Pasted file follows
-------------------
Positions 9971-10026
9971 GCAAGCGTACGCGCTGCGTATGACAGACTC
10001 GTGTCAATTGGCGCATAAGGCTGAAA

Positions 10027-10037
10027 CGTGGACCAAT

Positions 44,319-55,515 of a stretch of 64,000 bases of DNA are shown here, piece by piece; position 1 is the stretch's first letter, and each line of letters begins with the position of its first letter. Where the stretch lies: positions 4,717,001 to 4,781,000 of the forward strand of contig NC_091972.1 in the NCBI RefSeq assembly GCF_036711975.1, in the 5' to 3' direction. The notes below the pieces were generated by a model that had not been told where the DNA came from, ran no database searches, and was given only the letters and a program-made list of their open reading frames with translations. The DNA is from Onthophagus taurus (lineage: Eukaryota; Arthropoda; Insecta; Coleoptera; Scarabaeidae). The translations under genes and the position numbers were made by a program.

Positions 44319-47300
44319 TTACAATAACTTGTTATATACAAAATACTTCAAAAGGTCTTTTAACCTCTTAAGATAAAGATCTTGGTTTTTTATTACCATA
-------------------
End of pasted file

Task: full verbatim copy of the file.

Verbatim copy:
Positions 9971-10026
9971 GCAAGCGTACGCGCTGCGTATGACAGACTC
10001 GTGTCAATTGGCGCATAAGGCTGAAA

Positions 10027-10037
10027 CGTGGACCAAT

Positions 44,319-55,515 of a stretch of 64,000 bases of DNA are shown here, piece by piece; position 1 is the stretch's first letter, and each line of letters begins with the position of its first letter. Where the stretch lies: positions 4,717,001 to 4,781,000 of the forward strand of contig NC_091972.1 in the NCBI RefSeq assembly GCF_036711975.1, in the 5' to 3' direction. The notes below the pieces were generated by a model that had not been told where the DNA came from, ran no database searches, and was given only the letters and a program-made list of their open reading frames with translations. The DNA is from Onthophagus taurus (lineage: Eukaryota; Arthropoda; Insecta; Coleoptera; Scarabaeidae). The translations under genes and the position numbers were made by a program.

Positions 44319-47300
44319 TTACAATAACTTGTTATATACAAAATACTTCAAAAGGTCTTTTAACCTCTTAAGATAAAGATCTTGGTTTTTTATTACCATA